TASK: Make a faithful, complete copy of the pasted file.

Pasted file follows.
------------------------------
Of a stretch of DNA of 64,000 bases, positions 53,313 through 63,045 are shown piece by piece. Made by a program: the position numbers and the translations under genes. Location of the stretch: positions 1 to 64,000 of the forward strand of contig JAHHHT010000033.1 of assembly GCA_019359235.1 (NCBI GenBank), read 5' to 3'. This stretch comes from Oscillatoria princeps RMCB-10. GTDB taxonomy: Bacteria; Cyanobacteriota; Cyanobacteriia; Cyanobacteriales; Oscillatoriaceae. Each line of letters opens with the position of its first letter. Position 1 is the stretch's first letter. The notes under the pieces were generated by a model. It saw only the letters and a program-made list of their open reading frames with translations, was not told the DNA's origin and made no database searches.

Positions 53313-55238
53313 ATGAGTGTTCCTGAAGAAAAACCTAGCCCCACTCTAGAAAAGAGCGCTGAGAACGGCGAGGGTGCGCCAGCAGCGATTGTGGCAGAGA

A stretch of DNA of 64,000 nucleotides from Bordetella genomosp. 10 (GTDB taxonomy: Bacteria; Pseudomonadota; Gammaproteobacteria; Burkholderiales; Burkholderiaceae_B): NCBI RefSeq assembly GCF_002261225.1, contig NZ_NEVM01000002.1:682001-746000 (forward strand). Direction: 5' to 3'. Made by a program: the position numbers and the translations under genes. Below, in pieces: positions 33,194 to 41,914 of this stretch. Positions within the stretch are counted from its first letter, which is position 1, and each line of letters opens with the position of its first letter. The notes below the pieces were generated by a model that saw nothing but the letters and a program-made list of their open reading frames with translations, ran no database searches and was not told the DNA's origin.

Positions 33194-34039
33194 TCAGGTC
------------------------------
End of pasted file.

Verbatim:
Of a stretch of DNA of 64,000 bases, positions 53,313 through 63,045 are shown piece by piece. Made by a program: the position numbers and the translations under genes. Location of the stretch: positions 1 to 64,000 of the forward strand of contig JAHHHT010000033.1 of assembly GCA_019359235.1 (NCBI GenBank), read 5' to 3'. This stretch comes from Oscillatoria princeps RMCB-10. GTDB taxonomy: Bacteria; Cyanobacteriota; Cyanobacteriia; Cyanobacteriales; Oscillatoriaceae. Each line of letters opens with the position of its first letter. Position 1 is the stretch's first letter. The notes under the pieces were generated by a model. It saw only the letters and a program-made list of their open reading frames with translations, was not told the DNA's origin and made no database searches.

Positions 53313-55238
53313 ATGAGTGTTCCTGAAGAAAAACCTAGCCCCACTCTAGAAAAGAGCGCTGAGAACGGCGAGGGTGCGCCAGCAGCGATTGTGGCAGAGA

A stretch of DNA of 64,000 nucleotides from Bordetella genomosp. 10 (GTDB taxonomy: Bacteria; Pseudomonadota; Gammaproteobacteria; Burkholderiales; Burkholderiaceae_B): NCBI RefSeq assembly GCF_002261225.1, contig NZ_NEVM01000002.1:682001-746000 (forward strand). Direction: 5' to 3'. Made by a program: the position numbers and the translations under genes. Below, in pieces: positions 33,194 to 41,914 of this stretch. Positions within the stretch are counted from its first letter, which is position 1, and each line of letters opens with the position of its first letter. The notes below the pieces were generated by a model that saw nothing but the letters and a program-made list of their open reading frames with translations, ran no database searches and was not told the DNA's origin.

Positions 33194-34039
33194 TCAGGTC